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XB-ART-17824
Proc Natl Acad Sci U S A August 20, 1996; 93 (17): 9027-32.

Evolutionary conservation of sequence elements controlling cytoplasmic polyadenylylation.

Verrotti AC , Thompson SR , Wreden C , Strickland S , Wickens M .


Abstract
Cytoplasmic polyadenylylation is an evolutionarily conserved mechanism involved in the translational activation of a set of maternal messenger RNAs (mRNAs) during early development. In this report, we show by interspecies injections that Xenopus and mouse use the same regulatory sequences to control cytoplasmic poly(A) addition during meiotic maturation. Similarly, Xenopus and Drosophila embryos exploit functionally conserved signals to regulate polyadenylylation during early post-fertilization development. These experiments demonstrate that the sequence elements that govern cytoplasmic polyadenylylation, and hence one form of translational activation, function across species. We infer that the requisite regulatory sequence elements, and likely the trans-acting components with which they interact, have been conserved since the divergence of vertebrates and arthropods.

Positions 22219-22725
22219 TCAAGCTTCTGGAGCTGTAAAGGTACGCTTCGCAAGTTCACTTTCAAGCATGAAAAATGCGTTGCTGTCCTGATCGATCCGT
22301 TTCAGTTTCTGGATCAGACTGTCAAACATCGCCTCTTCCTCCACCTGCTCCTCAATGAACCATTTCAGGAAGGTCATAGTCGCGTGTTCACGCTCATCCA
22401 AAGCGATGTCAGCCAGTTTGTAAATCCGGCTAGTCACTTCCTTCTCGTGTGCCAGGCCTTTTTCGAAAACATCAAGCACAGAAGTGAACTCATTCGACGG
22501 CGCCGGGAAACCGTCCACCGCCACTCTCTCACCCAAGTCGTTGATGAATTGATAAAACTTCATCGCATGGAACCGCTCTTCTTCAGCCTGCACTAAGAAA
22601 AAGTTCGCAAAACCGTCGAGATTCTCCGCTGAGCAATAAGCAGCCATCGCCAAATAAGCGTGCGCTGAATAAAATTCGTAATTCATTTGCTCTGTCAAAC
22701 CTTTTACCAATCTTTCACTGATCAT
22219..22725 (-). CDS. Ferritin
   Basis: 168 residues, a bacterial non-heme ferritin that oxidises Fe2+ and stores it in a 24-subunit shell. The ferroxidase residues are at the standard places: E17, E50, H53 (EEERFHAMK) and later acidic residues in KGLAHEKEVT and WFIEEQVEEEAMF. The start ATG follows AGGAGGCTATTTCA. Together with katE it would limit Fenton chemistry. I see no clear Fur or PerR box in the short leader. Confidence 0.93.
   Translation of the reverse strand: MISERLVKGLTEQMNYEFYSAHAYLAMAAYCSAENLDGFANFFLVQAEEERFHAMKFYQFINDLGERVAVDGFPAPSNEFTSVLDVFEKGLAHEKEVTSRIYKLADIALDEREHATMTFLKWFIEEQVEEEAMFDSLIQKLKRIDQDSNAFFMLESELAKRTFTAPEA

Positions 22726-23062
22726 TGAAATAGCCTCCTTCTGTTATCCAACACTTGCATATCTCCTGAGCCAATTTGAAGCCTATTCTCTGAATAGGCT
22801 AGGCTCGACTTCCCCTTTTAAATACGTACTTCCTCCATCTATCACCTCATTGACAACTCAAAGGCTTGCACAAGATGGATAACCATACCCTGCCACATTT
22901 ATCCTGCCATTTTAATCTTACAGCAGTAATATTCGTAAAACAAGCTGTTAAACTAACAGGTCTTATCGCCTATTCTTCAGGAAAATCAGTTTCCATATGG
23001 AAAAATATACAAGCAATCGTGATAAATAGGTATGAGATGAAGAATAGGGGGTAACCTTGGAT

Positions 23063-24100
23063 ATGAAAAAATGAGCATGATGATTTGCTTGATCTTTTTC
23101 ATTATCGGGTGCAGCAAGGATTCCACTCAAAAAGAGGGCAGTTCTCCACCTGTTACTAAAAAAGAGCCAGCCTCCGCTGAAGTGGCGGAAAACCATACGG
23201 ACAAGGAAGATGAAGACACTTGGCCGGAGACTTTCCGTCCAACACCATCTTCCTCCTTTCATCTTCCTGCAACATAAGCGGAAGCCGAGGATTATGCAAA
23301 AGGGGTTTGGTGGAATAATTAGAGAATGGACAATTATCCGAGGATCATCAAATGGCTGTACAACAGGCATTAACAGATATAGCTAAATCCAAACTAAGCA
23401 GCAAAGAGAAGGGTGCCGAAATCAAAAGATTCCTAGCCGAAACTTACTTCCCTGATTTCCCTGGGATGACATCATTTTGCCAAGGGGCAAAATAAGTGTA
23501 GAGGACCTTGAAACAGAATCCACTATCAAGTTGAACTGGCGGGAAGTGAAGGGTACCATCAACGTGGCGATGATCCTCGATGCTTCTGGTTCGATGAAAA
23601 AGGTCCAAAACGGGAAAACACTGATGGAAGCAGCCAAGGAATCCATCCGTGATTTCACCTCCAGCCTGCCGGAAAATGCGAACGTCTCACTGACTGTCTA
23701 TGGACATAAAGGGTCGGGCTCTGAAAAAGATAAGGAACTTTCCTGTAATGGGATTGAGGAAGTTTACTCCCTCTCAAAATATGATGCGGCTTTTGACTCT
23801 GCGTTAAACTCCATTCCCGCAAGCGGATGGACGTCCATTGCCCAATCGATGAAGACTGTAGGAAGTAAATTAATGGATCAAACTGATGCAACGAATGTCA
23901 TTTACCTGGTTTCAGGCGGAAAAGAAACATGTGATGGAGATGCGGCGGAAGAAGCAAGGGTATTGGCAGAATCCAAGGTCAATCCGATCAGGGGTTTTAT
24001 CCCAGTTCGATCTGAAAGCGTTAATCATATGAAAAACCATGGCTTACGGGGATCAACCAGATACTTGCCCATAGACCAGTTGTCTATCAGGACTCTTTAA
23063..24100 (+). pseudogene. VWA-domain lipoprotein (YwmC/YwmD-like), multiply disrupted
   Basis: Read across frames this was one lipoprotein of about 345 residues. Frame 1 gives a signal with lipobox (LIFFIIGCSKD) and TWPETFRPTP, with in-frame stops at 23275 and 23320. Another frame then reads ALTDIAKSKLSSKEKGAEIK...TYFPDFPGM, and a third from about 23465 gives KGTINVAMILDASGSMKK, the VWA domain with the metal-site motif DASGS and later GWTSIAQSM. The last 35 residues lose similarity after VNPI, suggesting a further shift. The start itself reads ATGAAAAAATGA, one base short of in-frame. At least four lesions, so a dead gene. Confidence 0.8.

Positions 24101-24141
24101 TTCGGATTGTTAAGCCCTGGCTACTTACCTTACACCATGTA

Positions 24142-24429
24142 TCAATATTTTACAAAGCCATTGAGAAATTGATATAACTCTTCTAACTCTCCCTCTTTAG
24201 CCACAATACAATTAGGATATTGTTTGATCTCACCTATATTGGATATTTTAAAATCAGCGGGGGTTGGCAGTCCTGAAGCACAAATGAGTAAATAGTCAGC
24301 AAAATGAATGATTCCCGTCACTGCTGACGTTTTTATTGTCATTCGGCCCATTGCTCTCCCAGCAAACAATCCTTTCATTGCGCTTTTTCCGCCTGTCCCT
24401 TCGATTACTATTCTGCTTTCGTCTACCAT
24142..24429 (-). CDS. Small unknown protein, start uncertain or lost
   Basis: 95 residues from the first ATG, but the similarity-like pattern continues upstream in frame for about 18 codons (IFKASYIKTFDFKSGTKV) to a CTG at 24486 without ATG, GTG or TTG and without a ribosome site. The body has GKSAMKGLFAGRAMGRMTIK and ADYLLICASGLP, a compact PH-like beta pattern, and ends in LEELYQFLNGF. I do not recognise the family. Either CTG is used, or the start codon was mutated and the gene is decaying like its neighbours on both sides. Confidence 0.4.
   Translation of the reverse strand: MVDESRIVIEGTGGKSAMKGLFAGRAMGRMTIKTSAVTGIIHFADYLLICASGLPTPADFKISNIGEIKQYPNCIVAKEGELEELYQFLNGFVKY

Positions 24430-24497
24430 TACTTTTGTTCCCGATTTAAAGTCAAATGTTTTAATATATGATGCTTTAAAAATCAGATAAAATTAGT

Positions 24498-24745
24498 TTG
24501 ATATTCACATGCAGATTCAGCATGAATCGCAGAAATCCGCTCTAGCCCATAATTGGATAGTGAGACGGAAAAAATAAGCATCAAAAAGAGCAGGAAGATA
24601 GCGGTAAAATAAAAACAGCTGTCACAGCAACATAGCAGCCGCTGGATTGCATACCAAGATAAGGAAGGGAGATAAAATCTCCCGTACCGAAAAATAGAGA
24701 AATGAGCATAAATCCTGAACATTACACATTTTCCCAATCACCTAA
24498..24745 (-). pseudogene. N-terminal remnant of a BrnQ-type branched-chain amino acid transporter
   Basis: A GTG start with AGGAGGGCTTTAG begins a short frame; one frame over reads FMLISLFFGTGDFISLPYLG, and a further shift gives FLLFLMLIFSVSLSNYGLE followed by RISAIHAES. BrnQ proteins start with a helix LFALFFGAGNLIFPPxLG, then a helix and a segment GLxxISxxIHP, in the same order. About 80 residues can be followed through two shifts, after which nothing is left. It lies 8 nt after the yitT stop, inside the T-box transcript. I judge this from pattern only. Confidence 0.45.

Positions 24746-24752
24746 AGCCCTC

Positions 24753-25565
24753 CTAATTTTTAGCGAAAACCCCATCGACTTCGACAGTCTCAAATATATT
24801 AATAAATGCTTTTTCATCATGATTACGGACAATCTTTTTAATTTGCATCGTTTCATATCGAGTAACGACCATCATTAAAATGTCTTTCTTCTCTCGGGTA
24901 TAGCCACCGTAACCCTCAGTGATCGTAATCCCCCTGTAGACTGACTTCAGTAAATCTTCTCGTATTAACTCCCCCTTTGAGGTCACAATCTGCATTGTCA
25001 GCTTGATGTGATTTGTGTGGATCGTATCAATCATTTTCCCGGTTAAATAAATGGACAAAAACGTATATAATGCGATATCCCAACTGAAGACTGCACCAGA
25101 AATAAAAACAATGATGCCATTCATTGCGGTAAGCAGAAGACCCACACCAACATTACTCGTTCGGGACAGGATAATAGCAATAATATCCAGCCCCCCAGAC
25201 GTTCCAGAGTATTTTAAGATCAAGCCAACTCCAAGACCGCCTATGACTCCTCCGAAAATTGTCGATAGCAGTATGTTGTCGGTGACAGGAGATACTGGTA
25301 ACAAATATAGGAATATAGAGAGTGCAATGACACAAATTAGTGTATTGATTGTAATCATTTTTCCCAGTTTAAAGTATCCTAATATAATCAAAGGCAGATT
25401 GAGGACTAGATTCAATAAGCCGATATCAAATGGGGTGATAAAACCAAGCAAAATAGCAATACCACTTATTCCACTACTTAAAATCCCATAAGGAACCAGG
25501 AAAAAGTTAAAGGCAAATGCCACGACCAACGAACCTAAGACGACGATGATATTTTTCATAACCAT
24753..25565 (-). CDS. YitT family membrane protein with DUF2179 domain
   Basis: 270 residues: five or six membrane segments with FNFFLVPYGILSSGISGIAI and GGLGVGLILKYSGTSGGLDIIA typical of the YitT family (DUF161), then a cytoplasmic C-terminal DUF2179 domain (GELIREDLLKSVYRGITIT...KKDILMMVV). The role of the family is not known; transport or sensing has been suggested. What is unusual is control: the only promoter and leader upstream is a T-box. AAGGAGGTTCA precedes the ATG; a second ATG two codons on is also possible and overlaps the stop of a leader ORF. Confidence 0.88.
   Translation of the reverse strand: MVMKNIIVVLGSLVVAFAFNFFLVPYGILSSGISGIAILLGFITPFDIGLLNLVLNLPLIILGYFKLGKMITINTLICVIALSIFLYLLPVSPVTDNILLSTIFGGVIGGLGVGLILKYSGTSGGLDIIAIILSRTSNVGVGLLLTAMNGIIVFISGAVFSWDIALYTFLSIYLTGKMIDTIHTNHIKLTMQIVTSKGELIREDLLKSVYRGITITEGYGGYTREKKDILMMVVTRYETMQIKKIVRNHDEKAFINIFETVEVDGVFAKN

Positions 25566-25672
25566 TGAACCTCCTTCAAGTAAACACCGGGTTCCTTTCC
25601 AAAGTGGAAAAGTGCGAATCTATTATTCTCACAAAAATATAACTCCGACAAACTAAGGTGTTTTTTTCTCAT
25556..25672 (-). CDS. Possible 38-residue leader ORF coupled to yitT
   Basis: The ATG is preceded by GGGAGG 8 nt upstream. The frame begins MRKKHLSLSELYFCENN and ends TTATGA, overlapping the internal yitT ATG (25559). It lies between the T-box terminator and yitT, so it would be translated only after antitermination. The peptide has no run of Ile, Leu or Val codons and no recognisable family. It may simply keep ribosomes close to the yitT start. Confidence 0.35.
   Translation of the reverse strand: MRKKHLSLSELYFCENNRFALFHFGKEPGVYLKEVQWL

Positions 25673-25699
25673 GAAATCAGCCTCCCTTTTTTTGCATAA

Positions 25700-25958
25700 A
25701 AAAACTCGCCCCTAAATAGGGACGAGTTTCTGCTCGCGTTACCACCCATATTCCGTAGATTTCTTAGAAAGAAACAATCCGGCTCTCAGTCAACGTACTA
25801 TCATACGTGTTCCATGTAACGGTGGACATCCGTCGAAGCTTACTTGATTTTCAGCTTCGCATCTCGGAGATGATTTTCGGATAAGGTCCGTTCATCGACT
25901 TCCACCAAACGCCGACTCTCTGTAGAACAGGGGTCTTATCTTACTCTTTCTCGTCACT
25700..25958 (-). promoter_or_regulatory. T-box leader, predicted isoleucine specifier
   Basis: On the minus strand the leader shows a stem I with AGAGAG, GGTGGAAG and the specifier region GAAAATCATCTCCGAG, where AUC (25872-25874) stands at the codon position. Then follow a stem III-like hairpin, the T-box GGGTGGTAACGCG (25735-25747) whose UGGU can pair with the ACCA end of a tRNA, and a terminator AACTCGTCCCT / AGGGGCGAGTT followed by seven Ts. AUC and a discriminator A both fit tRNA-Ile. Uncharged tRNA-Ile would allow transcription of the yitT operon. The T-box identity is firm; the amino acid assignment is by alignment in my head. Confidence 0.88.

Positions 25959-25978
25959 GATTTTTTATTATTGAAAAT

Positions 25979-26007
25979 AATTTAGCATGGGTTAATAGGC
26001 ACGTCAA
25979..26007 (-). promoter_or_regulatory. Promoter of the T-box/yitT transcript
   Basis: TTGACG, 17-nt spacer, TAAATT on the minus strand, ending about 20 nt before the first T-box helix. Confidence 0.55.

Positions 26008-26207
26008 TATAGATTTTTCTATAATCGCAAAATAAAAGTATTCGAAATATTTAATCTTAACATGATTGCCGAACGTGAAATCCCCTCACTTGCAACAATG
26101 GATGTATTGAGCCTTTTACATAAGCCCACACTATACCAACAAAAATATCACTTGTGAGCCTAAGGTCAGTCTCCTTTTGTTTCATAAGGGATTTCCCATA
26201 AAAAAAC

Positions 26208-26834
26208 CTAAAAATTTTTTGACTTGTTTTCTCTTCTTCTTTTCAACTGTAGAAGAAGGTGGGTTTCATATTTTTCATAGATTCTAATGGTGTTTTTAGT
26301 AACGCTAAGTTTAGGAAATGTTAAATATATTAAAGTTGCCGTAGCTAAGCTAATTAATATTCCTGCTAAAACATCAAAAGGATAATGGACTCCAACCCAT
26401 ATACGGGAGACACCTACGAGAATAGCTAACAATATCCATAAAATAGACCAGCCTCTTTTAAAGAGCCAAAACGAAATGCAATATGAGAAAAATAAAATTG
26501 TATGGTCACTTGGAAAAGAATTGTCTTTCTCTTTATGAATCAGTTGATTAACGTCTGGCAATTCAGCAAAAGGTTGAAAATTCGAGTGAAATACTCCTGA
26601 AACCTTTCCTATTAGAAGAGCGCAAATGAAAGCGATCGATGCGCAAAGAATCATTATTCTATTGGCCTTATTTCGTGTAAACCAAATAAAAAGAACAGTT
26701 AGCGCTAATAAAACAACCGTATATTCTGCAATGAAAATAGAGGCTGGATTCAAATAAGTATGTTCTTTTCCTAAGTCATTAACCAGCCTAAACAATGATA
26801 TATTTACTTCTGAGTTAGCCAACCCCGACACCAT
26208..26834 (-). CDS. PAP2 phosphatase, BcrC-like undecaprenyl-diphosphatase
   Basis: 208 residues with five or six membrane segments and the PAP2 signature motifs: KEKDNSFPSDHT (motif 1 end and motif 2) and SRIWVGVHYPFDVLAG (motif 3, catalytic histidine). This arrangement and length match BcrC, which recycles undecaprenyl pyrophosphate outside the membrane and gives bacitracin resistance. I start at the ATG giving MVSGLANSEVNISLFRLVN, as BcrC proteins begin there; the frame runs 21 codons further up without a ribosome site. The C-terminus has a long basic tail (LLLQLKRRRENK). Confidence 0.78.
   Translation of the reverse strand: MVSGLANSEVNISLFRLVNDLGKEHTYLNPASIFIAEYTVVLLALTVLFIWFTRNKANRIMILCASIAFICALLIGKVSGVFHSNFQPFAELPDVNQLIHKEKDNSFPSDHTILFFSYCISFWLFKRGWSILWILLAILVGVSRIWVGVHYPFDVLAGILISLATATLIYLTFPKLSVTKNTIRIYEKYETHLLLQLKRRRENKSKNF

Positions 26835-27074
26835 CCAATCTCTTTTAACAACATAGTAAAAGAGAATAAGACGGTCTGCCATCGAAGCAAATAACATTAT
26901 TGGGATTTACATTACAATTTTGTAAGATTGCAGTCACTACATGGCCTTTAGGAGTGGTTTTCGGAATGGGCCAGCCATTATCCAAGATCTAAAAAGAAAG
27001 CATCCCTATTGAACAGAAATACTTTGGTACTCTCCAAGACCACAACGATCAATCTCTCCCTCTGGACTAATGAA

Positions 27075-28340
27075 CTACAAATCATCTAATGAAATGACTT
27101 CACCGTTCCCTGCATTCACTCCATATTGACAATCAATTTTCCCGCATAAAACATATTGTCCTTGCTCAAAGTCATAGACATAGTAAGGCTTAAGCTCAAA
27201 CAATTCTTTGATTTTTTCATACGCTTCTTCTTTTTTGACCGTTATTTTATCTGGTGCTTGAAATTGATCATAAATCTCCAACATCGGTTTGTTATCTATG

PubMed ID: 8799148
PMC ID: PMC38589
Article link: Proc Natl Acad Sci U S A
Grant support: [+]


References [+] :
Bachvarova, A maternal tail of poly(A): the long and the short of it. 1992, Pubmed